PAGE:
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Rotational atherectomy (RA) is a surgical procedure performed by an interventional cardiologist to open up arteries that are clogged or narrowed as a result of plaque build-up.

Ideal Candidate for Rotational Atherectomy

Patients with coronary heart disease may occasionally be given the option of rotational atherectomy. With coronary artery disease, blockage of the arteries due to the obstruction of blood flow around the heart caused by the accumulation of plaque may occur. Complete obstruction can result in a heart attack or stroke.

The following are situations whereby rotational atherectomy might be a suitable treatment option:

  • Rotational atherectomy can be utilized to treat areas of the artery that may be too difficult to access using the tools used in an angioplasty.
  • In the event that some arteries reject stents and continue to narrow, rotational atherectomy can be performed to remove the first set of stents and get the area ready for better stenting later.
  • The arteries in older patients are significantly tougher and often not flexible enough to be immediately dilated with stents. Therefore, to enable stenting, a rotational atherectomy can remove a portion of the plaque and separate it from the arterial wall.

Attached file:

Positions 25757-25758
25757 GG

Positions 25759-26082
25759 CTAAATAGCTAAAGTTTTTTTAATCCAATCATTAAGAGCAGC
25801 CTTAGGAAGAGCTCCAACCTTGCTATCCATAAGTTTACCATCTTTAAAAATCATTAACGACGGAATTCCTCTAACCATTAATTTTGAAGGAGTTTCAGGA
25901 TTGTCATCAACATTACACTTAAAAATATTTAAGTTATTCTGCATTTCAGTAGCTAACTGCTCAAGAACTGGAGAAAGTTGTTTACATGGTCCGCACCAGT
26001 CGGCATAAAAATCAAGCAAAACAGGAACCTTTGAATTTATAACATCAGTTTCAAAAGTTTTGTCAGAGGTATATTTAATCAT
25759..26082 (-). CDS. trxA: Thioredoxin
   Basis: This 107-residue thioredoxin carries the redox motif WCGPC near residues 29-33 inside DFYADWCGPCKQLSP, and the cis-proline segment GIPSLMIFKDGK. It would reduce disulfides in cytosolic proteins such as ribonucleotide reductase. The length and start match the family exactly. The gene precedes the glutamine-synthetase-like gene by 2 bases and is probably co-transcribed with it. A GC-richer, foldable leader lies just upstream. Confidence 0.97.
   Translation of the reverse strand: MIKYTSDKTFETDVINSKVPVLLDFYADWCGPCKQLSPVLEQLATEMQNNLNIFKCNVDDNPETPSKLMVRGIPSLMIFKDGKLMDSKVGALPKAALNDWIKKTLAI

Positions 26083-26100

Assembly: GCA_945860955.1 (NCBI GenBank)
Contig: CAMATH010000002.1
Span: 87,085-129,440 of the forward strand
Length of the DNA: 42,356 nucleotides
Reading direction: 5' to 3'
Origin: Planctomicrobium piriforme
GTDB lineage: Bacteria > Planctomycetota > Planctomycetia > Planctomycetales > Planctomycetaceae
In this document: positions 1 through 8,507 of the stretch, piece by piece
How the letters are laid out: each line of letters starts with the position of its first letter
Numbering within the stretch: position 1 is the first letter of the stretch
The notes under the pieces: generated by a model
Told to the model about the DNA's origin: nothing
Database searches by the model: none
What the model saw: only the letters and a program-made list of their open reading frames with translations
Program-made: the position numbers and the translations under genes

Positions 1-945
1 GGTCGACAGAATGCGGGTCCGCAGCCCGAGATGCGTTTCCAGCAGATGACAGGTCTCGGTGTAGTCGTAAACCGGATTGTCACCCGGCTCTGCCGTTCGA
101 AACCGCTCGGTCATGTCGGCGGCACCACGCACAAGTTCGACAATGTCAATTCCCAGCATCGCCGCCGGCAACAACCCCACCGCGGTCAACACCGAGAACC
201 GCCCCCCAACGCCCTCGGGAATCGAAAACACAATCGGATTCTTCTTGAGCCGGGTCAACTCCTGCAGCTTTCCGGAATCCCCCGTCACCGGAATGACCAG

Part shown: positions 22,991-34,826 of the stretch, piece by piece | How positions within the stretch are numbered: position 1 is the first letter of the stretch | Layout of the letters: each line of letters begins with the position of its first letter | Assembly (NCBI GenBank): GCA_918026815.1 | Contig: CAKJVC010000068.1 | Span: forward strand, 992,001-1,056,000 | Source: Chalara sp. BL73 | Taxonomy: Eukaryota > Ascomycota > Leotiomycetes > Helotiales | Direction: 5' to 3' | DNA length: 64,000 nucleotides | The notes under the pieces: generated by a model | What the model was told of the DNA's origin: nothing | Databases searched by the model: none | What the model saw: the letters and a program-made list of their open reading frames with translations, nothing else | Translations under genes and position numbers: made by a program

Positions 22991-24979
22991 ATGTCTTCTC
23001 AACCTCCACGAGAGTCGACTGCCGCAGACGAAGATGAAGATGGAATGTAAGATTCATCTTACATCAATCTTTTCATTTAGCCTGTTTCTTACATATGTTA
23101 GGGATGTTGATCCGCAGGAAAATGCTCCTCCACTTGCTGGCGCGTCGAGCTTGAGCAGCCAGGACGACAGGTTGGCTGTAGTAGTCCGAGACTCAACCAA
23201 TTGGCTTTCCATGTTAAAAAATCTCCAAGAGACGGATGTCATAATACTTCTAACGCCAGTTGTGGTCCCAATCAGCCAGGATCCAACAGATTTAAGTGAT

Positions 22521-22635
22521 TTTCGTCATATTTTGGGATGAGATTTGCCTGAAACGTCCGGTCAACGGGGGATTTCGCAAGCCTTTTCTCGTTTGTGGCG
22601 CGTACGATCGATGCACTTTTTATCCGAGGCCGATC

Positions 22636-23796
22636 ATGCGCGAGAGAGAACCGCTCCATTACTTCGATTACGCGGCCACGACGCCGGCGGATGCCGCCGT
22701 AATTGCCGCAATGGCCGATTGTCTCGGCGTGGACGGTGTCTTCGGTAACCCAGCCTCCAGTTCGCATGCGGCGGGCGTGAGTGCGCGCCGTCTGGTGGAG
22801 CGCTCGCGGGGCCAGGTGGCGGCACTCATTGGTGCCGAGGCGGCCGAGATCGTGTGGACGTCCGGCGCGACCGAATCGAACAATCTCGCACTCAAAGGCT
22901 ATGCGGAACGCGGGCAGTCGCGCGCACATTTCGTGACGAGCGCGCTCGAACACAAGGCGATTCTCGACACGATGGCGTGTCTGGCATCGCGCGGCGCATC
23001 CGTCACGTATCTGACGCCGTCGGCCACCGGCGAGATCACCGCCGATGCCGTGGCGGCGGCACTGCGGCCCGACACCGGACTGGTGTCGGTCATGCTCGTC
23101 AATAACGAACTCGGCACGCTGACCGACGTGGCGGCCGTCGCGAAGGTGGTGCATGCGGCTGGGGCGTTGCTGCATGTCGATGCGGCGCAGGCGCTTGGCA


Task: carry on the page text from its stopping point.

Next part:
The Procedure

Rotational atherectomy is a minimally invasive procedure that involves a small incision near the groin area. The procedure is performed under local anesthesia.

During the procedure, the surgeon will insert a catheter, which is a small, flexible tube into the affected artery before feeding the atherectomy wire through the catheter. The atherectomy wire is very thin with a rotating head known as a burr which comes in different sizes depending on the size of the artery that is being treated.

The surgeon then applies a burr to the blockage and gently removes the accumulated plaque. After the plaque has been removed, the surgeon will likely finish the treatment by dilating the artery with balloon angioplasty and inserting a stent to keep it open.

What Happens After Rotational Atherectomy

After the procedure, most patients will spend the night in the hospital in case the surgeon needs to address any issues.

Patients may be instructed to refrain from vigorous activity for the upcoming several weeks in order to aid in their recuperation, and they may require blood-thinning medication in the long term

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